Time Warner Cable wins Dodgers TV deal
Time Warner Cable has won a contract to carry Los Angeles Dodgers games for at least the next two decades starting in 2014, snatching the games away from Fox Sports after this year's baseball season ends, according to a person familiar with the matter.
The deal has not yet been finalized, although it is to be announced within days, said the person, who was not authorized to speak publicly and spoke to The Associated Press on Tuesday on condition of anonymity.
The Los Angeles Times earlier reported the nation's second-largest cable operator will pay around $7 billion to carry the games.
A second person familiar with the situation said that Fox Sports, a division of News Corp., had been prepared to pay more than $6 billion for a 25-year deal to keep the Dodgers on its Prime Ticket regional sports network. But it lost the bidding war after its exclusive bargaining period ended in November. The second person was also not authorized to speak publicly.
The contract marks the second major sports rights deal in three years for Time Warner Cable, which bought the rights to Los Angeles Lakers games in 2011 and launched regional sports networks covering them last year.
After paying an estimated $3 billion for the Lakers rights for 20 years, Time Warner Cable eked out higher fees from other TV distributors in Los Angeles, including DirecTV. The cable operator has said it is bidding for long-term sports carriage agreements to give itself certainty about rising sports costs.
Unlike the Lakers deal, in which Time Warner Cable launched and owns the channels carrying the games, in this case, the team will own a newly launched Dodgers channel, but Time Warner Cable will operate it, create the programming, and sell the feed to distributors and advertisers. The team will also maintain ownership of the TV rights.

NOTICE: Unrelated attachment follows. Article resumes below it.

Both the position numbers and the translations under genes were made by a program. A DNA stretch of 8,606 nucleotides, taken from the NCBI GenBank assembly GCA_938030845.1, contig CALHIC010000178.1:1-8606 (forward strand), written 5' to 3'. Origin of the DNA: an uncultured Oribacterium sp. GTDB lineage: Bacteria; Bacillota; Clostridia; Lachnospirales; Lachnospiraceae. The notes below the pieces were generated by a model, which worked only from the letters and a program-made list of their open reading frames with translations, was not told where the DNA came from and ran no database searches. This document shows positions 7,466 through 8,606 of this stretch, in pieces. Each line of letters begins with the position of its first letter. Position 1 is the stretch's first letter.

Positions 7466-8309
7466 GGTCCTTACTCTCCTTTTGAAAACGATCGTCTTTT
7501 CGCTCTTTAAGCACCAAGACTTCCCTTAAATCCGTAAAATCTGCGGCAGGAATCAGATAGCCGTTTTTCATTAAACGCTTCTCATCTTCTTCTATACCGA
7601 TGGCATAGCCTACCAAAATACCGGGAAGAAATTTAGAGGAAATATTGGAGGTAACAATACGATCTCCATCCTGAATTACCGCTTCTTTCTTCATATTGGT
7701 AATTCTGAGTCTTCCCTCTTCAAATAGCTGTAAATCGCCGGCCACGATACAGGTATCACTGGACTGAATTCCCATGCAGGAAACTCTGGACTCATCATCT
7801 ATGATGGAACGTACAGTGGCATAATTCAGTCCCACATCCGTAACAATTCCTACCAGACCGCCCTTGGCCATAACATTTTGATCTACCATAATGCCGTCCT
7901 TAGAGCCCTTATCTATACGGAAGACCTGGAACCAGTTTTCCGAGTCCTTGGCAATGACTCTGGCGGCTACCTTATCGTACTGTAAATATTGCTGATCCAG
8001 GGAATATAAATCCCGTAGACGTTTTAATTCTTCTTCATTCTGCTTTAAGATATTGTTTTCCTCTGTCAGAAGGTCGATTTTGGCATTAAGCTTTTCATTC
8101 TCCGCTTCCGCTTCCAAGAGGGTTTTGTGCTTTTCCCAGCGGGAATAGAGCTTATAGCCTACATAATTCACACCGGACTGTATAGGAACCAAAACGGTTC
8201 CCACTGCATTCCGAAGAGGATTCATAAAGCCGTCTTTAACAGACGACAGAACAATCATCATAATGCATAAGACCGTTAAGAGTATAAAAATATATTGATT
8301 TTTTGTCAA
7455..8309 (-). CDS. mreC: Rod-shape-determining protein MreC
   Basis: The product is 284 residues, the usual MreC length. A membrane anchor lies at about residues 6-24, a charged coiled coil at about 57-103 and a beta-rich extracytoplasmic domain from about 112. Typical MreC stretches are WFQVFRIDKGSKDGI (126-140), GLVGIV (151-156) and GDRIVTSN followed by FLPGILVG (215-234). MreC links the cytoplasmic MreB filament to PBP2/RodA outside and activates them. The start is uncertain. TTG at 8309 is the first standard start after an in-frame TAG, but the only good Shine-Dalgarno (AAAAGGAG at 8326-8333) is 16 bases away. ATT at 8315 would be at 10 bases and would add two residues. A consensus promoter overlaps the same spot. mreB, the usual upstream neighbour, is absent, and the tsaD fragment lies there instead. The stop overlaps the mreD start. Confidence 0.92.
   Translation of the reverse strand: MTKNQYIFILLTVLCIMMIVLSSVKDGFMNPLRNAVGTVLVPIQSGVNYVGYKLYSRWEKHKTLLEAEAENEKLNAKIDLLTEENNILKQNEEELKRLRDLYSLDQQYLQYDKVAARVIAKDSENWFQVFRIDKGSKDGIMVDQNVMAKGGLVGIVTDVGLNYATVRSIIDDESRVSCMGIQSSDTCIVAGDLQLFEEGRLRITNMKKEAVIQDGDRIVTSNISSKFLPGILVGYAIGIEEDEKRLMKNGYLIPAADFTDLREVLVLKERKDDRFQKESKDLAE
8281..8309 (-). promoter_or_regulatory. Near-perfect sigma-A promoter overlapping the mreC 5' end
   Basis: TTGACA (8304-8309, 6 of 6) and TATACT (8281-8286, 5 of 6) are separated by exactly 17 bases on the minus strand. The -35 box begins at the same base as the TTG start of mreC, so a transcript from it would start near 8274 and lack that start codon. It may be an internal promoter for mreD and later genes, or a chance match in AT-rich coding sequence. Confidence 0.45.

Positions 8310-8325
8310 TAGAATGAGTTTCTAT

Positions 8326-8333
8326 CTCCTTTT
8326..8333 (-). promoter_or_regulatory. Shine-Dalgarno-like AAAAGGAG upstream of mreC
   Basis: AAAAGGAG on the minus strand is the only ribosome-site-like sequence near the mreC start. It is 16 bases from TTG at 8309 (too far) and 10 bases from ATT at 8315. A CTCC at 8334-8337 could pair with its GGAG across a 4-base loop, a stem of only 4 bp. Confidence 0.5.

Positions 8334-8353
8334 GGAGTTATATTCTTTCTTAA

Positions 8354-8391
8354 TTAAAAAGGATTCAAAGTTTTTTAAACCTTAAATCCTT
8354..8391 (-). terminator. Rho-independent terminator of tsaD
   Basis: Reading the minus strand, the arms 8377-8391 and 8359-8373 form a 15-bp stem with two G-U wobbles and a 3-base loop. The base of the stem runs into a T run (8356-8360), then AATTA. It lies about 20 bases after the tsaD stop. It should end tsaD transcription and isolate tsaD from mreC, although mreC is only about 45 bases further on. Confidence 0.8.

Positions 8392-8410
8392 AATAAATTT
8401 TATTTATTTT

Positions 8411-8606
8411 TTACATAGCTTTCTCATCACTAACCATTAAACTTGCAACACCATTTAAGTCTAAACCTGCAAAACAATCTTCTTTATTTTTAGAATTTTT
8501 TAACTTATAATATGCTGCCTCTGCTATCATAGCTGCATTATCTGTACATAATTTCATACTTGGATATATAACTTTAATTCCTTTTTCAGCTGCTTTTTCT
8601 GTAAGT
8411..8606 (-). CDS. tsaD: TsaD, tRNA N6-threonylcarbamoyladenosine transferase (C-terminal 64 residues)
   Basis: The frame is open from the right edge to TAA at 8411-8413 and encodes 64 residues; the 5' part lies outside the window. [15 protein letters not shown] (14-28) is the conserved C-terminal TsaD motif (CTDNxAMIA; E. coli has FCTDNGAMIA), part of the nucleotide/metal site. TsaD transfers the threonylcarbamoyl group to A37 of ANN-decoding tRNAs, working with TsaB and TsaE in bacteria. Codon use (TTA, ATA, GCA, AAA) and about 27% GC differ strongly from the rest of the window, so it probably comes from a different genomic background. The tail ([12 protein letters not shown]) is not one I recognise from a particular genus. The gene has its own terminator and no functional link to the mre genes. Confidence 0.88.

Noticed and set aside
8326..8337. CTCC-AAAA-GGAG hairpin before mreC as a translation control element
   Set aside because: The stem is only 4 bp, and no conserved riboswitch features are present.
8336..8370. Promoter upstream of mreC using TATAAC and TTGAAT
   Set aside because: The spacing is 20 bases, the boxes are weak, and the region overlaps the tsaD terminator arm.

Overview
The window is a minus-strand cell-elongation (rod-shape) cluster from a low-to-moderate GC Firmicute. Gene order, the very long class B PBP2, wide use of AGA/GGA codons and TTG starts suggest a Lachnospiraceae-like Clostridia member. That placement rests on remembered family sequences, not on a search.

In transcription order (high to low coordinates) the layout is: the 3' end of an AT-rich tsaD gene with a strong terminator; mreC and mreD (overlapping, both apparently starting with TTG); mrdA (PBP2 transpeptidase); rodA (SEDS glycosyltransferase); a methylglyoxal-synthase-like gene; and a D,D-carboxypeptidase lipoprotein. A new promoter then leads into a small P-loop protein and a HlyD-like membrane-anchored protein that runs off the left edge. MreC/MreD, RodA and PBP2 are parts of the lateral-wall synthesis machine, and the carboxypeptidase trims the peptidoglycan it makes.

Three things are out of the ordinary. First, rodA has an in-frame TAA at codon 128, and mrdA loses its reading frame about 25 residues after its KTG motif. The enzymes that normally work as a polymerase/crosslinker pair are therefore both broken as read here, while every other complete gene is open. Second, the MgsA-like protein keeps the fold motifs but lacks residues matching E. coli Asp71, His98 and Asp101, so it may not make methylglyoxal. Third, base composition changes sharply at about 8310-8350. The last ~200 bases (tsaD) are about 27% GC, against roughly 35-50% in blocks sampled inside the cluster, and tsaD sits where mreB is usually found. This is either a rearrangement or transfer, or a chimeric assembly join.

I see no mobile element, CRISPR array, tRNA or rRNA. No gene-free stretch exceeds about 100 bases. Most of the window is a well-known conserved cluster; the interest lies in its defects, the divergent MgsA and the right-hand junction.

The deal is a coup for the team's new owners, dramatically raising the amount of revenue it was receiving from TV rights, which reached about $40 million a year in 2012.
The new owners include Guggenheim Partners and Magic Johnson. They bought the team out of bankruptcy last year for $2 billion from Frank McCourt and invested another $150 million in a joint venture with McCourt that owns the land around the ballpark.
The new arrangement could test the patience of the nearly 5 million households that pay for TV service in Los Angeles if, as expected, it results in higher monthly TV bills.
After the Dodgers channel launches as planned next year, the area will be home to six regional sports networks, up from two less than a year ago.
Time Warner Cable will have had a hand in launching all four new channels by paying to carry games of the Lakers and Dodgers and helping launch the Pac-12 Networks last year.